Referring now to FIG. 8a, a block schematic diagram illustrating a portion of the data path in a semiconductor memory device is set forth and given the general reference character 800 a. The data path 800 a may include a data latch 801 a and an output circuit 802 a. The data latch 801 a receives data on a data line and transmits the data to the output circuit 802 a synchronously with the internal signal ICLK. The output circuit 802 a receives the data from the data latch 801 a and outputs the data synchronously with the internal signal FICLK. When the data path 800 a is controlled as shown in FIG. 8a, the data patch 800 a operation may be adversely affected as cycle times get smaller. For example, if a cycle time is 10 ns, T1=2 ns, and T2=2 ns, data can take 10 ns−T1−T2=6 ns to be transmitted through an output circuit, thus no problem will typically arise.

However, when the cycle time is 6 ns in the example above, data must be transmitted through an output circuit in 10 ns−T1−T2=2 ns, such a time may result in an operating margin that is insufficient due to propagation delays and bus capacitance. This may cause incorrect data to be transmitted in some cases. Thus, in the given example, when data is to be outputted in a time faster than or equal to 2 ns, the operating margin may be insufficient.

Referring now to FIG. 8b, a block schematic diagram illustrating a portion of the data path in a semiconductor memory device is set forth and given the general reference character 800 b. The data path 800 b may include a data latch 801 b and an output circuit 802 b. The data latch 801 b receives data on a data line and transmits the data to the output circuit 802 b synchronously with the internal signal FICLK. The output circuit 802 a receives the data from the data latch 801 b and also outputs the data synchronously with the internal signal FICLK.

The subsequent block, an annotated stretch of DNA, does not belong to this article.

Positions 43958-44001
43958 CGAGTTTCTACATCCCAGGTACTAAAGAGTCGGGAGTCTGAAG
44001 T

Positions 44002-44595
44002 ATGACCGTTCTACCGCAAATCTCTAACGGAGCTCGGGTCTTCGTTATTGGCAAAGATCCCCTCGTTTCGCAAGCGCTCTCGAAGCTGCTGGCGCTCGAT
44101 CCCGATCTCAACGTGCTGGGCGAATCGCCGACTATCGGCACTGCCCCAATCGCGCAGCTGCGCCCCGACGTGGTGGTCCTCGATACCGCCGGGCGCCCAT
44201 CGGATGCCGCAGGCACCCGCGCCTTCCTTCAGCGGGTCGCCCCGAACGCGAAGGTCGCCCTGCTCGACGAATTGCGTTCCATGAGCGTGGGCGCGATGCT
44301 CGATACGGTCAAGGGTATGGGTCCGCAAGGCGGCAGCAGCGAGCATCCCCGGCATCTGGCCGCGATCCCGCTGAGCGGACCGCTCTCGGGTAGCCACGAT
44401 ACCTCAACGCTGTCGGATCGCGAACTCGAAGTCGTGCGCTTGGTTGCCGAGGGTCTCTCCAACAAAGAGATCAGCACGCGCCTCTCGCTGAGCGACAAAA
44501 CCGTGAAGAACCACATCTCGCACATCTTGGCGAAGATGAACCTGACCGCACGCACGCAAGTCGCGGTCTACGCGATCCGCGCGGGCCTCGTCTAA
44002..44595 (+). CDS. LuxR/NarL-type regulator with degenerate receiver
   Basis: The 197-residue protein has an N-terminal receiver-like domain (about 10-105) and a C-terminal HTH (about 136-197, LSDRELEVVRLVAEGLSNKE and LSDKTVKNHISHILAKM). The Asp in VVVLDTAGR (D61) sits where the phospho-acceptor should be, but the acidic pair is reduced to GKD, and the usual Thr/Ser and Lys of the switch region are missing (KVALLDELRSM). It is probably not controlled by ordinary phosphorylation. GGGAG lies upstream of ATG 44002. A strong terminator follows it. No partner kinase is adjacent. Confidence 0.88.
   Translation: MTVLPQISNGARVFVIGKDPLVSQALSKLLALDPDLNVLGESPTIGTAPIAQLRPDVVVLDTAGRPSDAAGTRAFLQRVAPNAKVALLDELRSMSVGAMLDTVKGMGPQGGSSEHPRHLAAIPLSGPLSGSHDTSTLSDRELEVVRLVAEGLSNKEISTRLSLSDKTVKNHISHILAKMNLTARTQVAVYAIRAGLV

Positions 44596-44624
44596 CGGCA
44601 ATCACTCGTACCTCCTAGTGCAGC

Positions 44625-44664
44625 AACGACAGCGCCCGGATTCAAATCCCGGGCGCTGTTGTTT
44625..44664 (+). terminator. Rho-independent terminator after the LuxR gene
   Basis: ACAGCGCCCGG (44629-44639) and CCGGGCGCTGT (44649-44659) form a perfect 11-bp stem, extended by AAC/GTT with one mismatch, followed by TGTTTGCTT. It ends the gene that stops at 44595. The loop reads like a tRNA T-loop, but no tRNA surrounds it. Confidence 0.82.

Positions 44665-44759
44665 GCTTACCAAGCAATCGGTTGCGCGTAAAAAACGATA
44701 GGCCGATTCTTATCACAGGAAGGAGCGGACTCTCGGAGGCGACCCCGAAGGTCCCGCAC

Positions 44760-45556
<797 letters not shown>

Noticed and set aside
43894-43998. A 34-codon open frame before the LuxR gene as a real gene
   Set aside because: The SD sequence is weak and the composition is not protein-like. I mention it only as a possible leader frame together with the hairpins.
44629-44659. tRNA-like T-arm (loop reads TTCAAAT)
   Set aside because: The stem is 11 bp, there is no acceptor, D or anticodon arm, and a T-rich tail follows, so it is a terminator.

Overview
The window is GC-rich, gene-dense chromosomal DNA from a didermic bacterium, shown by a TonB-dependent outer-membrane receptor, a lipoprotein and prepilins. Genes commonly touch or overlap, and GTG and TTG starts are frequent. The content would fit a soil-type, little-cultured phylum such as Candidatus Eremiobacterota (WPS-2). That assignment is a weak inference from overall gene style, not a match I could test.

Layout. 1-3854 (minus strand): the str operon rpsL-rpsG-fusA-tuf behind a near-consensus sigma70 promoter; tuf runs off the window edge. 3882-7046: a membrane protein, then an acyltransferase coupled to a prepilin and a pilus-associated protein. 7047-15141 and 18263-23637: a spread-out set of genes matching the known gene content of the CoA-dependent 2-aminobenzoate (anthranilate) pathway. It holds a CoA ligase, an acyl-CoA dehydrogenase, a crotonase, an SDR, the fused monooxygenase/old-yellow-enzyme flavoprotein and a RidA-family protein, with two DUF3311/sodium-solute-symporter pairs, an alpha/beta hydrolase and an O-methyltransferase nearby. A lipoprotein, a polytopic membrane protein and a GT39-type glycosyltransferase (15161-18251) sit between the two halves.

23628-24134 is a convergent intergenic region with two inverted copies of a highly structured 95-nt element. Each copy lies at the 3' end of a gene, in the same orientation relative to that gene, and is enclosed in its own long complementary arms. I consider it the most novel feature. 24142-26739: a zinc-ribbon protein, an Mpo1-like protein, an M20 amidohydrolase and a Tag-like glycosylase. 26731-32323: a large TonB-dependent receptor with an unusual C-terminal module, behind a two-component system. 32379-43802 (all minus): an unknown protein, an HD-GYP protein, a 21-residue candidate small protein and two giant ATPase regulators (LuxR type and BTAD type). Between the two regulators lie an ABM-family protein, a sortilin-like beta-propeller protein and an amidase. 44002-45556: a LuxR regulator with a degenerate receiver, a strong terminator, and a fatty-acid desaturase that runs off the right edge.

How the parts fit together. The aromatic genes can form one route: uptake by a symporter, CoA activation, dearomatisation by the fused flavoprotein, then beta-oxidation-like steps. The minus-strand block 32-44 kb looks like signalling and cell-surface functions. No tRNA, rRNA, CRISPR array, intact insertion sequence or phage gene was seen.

In a data path 800 b as illustrated in FIG. 8b, a timing for data transmission can be kept constant irrespective of the cycle time because internal signal FICLK is used both as triggering signal for the output circuit 800 b and the data latch 800 b. Accordingly, this configuration is effective when the synchronous circuit is used in a high speed memory device.

As in the above mentioned method, a synchronous circuit produces FICLK by detecting the cycle of the internal signal ICLK. A synchronous circuit's ability to properly synchronize the internal clock FICLK with the internal clock ICLK is dependent on the frequency of the cycle and the design of the synchronous circuit. When the synchronous circuit is designed to permit synchronization with an excessively long (lower frequency) cycle, the area of the synchronous circuit is increased. Due to the increased sizes, inaccuracies may be magnified and thus operating characteristics can degenerate. Thus, a synchronous circuit is typically used under the premise that it will be operated at a relatively high frequency. The synchronous circuit is then designed to a scale that allows a certain operating margin with respect to a maximum (MAX) value of a CLK cycle time or a minimum CLK frequency.

In some cases, the MAX value of a CLK cycle time for the operation of the synchronous circuit cannot be achieved by a certain test setup. This is particularly true when the synchronous circuit is designed to operate at a high CLK frequency. In fact, sometimes the tester and/or test system is so limited that the test cannot be conducted at a high enough frequency for the synchronous circuit to properly operate. This is particularly true for tests such as multi-probe or laser-probe, which are performed on devices still in wafer form. In such cases, large parasitics caused by the test signal wirings, probes and/or probe contacts can slow operating frequencies. It is also particularly true on tests such as burn-in, in which large quantities of packaged parts are tested in parallel in order to drive out infant mortality and/or obtain statistical data on the devices in general.